// Heidi McClean // Crews
Gear failures, lighting blunders, audio fails—video productions are rife with opportunities for things to go wrong. Here’s some simple but hard-earned wisdom on ways production crews can prevent some of the most common and costly blunders.
How production crews can prevent costly filming mistakes
1. Plan, plan, plan…and then plan some more
If you ever want your footage to make it to post-production, you have to do some pre-planning. If applicable, get location permits and talent releases signed before you even show up and have extras on hand just in case. Know what kind of tone or look you’re going for. Have a rough schedule in place to determine what scenes and shots you need.
Over-communicate to be sure you understand your client’s vision. This sets you up to execute it to the best of your ability. Anything you can do ahead of time, do it. And then be ready to adjust on the fly because there’s one guarantee: It will never go exactly as you’ve planned.
2. Know your equipment
Never put yourself in position to have to learn gear under pressure. Not only is it embarrassing fumbling around on a shoot, it can also slow down production. It’s better to use tried and true equipment than to attempt learning shiny new stuff on the fly. Give yourself enough time to get comfortable. Even if you’ve been hired to use someone else’s equipment, see if you can spend a little time ahead of the shoot learning unfamiliar gear.
3. Expect the best, but prepare for the worst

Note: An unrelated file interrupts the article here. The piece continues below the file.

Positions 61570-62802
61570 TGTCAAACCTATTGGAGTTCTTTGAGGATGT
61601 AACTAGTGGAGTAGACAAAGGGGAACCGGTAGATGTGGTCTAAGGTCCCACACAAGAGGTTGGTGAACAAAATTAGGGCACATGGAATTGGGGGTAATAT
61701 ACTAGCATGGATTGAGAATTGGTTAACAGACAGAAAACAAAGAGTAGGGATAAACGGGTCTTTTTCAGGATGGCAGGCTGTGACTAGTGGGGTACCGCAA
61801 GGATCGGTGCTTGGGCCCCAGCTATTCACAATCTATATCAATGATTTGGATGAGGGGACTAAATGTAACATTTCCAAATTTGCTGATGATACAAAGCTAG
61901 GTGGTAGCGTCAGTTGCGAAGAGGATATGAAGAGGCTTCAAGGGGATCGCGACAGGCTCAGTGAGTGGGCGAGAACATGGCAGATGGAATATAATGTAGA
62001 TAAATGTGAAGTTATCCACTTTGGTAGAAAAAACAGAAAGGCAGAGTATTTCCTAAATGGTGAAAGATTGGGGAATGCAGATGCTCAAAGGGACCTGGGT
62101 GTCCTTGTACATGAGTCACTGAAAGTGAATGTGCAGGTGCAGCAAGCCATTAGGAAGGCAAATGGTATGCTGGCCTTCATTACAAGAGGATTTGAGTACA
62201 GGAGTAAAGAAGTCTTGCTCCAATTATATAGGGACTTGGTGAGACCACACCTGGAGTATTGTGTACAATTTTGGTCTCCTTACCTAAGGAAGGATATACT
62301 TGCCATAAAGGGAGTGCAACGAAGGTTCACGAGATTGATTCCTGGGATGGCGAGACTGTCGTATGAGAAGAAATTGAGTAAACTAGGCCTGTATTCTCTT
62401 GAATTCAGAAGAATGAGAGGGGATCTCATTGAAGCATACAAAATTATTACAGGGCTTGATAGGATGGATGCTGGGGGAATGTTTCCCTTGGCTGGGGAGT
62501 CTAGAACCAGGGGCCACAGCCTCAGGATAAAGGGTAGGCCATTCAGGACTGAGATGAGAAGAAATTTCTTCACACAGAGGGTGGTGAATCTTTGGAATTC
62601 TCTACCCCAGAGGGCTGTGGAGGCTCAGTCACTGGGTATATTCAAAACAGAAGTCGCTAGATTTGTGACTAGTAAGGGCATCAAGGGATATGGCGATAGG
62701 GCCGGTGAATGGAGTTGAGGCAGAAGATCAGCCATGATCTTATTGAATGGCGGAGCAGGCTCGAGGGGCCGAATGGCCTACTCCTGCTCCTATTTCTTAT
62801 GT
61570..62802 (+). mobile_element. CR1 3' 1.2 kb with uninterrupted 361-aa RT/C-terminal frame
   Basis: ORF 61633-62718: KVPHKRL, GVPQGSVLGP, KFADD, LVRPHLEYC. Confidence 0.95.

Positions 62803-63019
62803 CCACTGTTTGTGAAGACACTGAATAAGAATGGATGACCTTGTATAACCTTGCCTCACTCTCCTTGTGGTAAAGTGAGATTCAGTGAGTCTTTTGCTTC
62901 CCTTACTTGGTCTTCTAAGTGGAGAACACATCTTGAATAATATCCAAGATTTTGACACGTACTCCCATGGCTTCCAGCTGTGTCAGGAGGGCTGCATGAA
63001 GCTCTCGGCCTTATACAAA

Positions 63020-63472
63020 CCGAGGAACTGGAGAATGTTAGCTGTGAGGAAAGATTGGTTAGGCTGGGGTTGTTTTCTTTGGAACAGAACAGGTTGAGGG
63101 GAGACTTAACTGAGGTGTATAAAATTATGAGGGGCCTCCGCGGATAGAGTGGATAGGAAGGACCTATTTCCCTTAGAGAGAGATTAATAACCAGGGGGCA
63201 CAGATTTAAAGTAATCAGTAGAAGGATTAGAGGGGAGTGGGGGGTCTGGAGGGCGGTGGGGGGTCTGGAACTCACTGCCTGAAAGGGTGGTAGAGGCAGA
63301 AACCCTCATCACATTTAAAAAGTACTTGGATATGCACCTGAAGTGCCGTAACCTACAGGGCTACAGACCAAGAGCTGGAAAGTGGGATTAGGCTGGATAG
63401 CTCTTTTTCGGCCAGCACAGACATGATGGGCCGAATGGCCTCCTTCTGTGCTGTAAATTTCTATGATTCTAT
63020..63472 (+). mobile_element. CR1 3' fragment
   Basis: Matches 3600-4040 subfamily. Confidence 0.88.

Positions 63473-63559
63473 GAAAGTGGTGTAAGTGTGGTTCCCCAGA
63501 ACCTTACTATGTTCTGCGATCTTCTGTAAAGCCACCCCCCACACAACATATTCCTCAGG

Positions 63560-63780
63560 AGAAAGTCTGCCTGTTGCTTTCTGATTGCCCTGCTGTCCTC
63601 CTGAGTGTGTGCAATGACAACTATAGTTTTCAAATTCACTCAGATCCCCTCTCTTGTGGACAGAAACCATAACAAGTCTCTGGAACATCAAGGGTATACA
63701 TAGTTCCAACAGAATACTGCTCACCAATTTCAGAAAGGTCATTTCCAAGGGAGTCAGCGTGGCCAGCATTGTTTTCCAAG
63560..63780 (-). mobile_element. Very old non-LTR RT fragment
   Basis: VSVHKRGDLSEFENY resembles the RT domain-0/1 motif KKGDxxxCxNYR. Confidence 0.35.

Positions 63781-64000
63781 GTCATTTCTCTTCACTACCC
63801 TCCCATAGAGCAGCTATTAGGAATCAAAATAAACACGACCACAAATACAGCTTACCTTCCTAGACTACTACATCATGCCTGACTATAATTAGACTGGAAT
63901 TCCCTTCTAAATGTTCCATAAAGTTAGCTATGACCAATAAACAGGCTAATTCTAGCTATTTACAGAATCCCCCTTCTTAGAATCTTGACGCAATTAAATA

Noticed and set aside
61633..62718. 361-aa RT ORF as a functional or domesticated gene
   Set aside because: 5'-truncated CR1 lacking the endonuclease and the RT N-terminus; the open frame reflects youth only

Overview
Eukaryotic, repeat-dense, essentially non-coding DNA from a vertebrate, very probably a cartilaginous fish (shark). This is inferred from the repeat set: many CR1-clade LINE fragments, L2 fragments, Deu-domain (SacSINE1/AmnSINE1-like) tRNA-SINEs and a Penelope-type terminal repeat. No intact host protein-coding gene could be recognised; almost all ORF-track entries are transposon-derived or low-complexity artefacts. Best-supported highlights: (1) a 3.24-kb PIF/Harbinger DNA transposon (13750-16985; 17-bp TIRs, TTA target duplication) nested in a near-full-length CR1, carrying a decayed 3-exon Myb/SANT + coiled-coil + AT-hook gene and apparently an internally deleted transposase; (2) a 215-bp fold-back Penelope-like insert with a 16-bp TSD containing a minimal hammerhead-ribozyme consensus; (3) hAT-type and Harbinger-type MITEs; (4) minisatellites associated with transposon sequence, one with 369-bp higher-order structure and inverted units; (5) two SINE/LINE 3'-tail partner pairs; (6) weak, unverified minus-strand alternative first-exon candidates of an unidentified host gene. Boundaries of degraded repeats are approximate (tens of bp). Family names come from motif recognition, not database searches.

Assemble a first-aid kit of sorts. Include extra batteries, memory cards, and lightbulbs as needed. Have two sources for capturing audio in case your first choice fails. Bring weather protection for your gear even if the forecast is clear. Include a world of gaff tape. The stuff works miracles—like rigging up a makeshift backdrop or holding microphones in place.
4. If you see something, say something
A lot of magic happens in post-production, but no amount of mixing or sweetening can bring back non-existent audio or make up for a poorly-lit set. Even if you are knee-deep in an interview, be ready to interrupt. Redoing lights or waiting for disruptive wind to die down may feel inconvenient in the moment, but it saves trouble in the long run.
The bottom line
Have a back-up plan for your back-up plan, keep gaff tape and other quick fixes on hand to prevent gaffes, and don’t rely on post-production to fix preventable errors. Sometimes it’s the simple things that make the biggest difference.
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